In any case, the sudden realization that the fungus that crawls over your body and floats in the air we breethe all day long has transferred to your pillow should not be a surprise to anyone. I would not replace a pillow that looked clean and serviceable just because some research said that after 1 year or so I had X amount of fungus inside.
The real opportunity here is for antifungal fabrics to make pillows out of or make pillowcases or other bedding. Already these coatings are appearing in other hard surfaced products like countertops (microban for example).
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snipped-for-privacy@newhouse.com wrote:

So far I have not seen any indication that all this fungus has been scientifically connected to a common problem. Considering how many people use pillows if there was a problem, I would expect there to be some connection, yet all I noticed was a few weak unsupported inferences.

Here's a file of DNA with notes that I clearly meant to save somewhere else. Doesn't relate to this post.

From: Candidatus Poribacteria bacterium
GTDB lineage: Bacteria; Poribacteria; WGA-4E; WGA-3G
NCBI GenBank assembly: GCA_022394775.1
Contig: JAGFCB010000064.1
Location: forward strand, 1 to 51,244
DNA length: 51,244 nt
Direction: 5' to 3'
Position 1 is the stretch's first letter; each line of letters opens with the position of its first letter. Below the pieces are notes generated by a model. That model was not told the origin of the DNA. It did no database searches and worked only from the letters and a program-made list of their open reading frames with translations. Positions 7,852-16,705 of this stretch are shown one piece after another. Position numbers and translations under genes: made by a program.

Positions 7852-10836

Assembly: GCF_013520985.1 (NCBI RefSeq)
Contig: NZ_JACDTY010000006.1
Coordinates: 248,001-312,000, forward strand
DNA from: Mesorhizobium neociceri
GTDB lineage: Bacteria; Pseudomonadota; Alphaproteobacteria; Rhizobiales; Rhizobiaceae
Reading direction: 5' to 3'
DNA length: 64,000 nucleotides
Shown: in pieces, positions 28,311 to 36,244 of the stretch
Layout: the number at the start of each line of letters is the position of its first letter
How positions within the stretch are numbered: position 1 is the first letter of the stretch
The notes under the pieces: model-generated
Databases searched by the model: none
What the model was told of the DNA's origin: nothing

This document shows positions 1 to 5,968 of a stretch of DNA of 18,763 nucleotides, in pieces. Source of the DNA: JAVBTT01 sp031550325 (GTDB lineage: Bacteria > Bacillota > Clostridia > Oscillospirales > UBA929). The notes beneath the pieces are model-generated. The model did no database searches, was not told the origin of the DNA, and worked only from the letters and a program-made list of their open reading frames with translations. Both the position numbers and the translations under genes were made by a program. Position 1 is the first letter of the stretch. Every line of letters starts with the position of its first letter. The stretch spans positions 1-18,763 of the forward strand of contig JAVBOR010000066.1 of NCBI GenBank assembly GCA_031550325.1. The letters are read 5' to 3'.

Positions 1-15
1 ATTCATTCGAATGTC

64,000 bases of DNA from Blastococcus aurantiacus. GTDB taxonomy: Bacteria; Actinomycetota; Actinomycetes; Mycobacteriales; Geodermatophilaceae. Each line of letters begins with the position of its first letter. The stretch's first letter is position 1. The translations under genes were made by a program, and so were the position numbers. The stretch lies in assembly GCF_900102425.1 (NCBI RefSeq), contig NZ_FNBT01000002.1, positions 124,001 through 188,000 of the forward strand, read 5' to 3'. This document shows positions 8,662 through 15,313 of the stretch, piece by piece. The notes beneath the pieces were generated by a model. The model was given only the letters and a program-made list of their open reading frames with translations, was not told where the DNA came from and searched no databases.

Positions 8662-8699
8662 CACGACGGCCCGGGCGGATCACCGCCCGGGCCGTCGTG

--
Joseph Meehan

Dia duit
  Click to see the full signature.
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wrote:

The article inferred that it was more of a problem with people whose health was already compromised in some way.
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Sorry to have caused such consternation here. The research is simply a starting point for a story.
Nope, I'm not a troll, I'm a features reporter who likes writing quirky stories. I'm not looking for some big investigation into funding of scientific research, and certainly didn't mean to get anyone on this list upset.
Again, my apologies. Goodbye.
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You're about to write a story which, to anyone who's taken courses in research methods, is meaningless. Where did you get your journalism degree?
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Oh for heaven's sake. As I explained, *it's a jumping off point*, a story idea.
I have BA in journalism, I've been in newspapers since 1982 (well, before if you count college and high school) and have since then worked at numerous papers including USA Today.
More on me in the link I posted in my original query:
http://www.newhouse.com/sefton.html
Again, sorry to upset anyone.